I wasn’t sure how I would feel about returning to the Hall. I’m starting to get up there in years. Zoom is convenient. You don’t have to travel. You don’t have to worry about the attire of your lower half.
But no sooner did I walk through the door than I knew it was the right move. Our attendance was very solid and enthusiasm ran high. The hybrid Zoom tie-in was seamless.
The speaker read that familiar passage of 2 Timothy 3:1-5. Though he did not dwell on “not open to any agreement,” it resonated with me. There is scarcely any point today, no matter how trivial, that people to not debate over and even argue to the nth degree. I can see why some avoid the news, though I am not one of them. It’s exhausting.
It was so refreshing being in that Hall where not a trace of that contentious spirit was to be found. It is not even that everyone agrees—they just know enough how to yield and not to squabble. Given the state of Covid in our community today, I personally think the strong mask recommendation is a bit dumb. But the majority apparently does not feel that way. I’ve been asked to wear one, so I do. It’s not that big of a deal.
Of course, given the size of the crowd I did begin to think maybe its not such a bad idea after all. I have not been in such close proximity to large groups of people in two years.
I also wasn’t sure how easy it would be to avoid handshakes. I like not having been sick in two years and I had resolved not to do it. But some in-your-face people are very insistent and the alternative elbow bump just seems too stupid to initiate. But it fact, a forearm glance proved pretty easy to do. Some shook hands with others. Some didn’t. It wasn’t any big deal.
Alas, not all is peachy. I did see something to complain about. The speaker played a two-three minute video, and afterwards everyone clapped!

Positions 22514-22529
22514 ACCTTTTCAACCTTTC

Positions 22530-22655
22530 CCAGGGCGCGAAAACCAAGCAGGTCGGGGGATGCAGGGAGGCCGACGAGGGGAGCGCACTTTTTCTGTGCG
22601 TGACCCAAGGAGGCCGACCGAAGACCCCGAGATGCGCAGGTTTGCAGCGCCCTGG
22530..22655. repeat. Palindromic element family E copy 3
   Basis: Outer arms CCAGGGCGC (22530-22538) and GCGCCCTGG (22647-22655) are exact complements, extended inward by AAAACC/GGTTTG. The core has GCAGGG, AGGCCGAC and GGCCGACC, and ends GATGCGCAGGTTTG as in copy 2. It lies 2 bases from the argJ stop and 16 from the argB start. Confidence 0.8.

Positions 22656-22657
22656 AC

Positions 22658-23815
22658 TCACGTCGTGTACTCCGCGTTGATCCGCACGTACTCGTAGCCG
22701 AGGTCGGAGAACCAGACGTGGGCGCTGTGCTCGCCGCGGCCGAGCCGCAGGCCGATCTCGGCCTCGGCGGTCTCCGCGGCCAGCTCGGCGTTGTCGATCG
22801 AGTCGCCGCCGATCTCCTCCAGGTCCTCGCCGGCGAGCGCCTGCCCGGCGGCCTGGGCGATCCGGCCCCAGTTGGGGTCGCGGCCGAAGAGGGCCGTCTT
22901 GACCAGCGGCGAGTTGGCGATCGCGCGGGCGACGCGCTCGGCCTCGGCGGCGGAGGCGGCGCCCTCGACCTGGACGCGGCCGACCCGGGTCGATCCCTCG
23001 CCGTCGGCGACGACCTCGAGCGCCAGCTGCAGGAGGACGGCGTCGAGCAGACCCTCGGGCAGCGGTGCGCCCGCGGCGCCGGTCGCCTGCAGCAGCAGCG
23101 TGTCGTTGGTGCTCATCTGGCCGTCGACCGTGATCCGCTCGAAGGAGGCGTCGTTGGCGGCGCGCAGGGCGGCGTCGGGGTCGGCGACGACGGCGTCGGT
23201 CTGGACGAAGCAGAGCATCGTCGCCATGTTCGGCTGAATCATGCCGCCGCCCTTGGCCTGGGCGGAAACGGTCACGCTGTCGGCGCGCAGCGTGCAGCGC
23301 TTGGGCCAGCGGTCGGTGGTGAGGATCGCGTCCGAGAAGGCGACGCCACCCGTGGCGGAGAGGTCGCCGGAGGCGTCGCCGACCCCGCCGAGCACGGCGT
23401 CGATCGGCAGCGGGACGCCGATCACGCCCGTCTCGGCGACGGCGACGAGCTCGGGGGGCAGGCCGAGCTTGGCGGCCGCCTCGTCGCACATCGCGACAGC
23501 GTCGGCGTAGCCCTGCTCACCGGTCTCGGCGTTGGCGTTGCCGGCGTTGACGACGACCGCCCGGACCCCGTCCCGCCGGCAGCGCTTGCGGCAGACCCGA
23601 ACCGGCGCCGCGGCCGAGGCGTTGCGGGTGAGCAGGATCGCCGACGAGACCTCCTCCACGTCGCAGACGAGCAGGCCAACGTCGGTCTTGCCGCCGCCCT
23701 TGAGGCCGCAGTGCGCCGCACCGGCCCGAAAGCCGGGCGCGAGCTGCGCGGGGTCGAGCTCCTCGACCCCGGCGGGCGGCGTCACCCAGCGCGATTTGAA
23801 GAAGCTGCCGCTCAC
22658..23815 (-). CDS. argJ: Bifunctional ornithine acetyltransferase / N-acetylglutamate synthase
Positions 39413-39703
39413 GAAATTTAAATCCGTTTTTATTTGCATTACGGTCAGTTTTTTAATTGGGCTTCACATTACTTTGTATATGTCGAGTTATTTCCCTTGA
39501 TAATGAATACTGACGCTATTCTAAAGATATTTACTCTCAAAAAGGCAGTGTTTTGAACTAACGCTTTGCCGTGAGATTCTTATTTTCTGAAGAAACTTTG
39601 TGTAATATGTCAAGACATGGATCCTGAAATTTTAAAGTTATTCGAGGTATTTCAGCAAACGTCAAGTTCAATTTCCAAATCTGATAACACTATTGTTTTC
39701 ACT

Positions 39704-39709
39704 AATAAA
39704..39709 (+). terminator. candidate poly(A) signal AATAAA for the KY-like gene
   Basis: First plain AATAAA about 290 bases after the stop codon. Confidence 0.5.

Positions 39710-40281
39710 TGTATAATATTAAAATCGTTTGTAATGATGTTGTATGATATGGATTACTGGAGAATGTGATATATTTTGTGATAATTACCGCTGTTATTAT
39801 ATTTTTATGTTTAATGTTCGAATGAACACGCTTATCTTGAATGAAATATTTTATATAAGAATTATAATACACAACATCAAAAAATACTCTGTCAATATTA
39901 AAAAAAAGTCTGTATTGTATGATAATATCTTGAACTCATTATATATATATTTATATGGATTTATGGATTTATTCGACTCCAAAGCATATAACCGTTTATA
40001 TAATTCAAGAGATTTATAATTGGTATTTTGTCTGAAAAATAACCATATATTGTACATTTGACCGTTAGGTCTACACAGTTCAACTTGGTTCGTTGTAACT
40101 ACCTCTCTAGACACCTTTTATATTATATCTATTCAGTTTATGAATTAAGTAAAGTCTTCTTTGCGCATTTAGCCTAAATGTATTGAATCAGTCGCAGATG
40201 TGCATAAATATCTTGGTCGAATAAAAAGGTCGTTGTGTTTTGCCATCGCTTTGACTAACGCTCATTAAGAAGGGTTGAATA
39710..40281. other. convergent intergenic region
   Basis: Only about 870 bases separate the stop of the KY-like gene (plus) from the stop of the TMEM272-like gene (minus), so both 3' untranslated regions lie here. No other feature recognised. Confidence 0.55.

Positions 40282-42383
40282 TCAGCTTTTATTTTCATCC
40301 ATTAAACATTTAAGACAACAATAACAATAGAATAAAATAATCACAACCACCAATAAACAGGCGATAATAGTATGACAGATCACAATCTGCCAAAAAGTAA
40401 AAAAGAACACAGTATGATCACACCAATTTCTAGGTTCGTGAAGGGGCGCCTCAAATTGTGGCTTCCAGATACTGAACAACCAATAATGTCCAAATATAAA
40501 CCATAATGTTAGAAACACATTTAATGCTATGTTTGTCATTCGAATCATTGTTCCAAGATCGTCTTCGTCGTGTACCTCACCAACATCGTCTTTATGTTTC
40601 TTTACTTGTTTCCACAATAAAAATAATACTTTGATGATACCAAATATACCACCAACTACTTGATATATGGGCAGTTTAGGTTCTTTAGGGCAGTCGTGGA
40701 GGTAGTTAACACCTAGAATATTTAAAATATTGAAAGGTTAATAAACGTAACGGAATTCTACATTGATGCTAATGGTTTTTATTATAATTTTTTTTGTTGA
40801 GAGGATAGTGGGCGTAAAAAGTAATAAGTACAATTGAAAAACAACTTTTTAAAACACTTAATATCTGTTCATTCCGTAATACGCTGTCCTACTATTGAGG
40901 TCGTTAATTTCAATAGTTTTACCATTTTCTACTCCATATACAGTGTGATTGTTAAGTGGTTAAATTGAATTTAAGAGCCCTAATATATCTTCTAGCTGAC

I’m not playing this game anymore. I know how it starts . Someone well-respected thinks it is fine to “show appreciation.” He claps and others follow suit. People usually follow suit. I know this from the rare occasions that the music was not cued up and the attending servant can’t find it. If I knew the tune, I’d just belt it out. You’re only out there a split second or two before others follow suit. (It’s an unsettling split second, though—what if they don’t?)
In the past I’ve given two or three half-hearted claps. No more. It’s silly. The video doesn’t know you’re clapping for it. We don’t clap every time some gives a demonstration on the platform. The Watchtower reader doesn’t earn an applause. It is enough to applaud the speaker, for that is customary and is the way things are done everywhere.
I don’t squabble over such things but neither do I have to follow suit. It is sort of like when brothers approach stage by disappearing behind that quarter wall and then appearing again. That drives me nuts. Just walk up on the platform. Do it right, brothers!
Ah well. This is our version of problems. A bit less serious than those that hamstring the greater world, I think.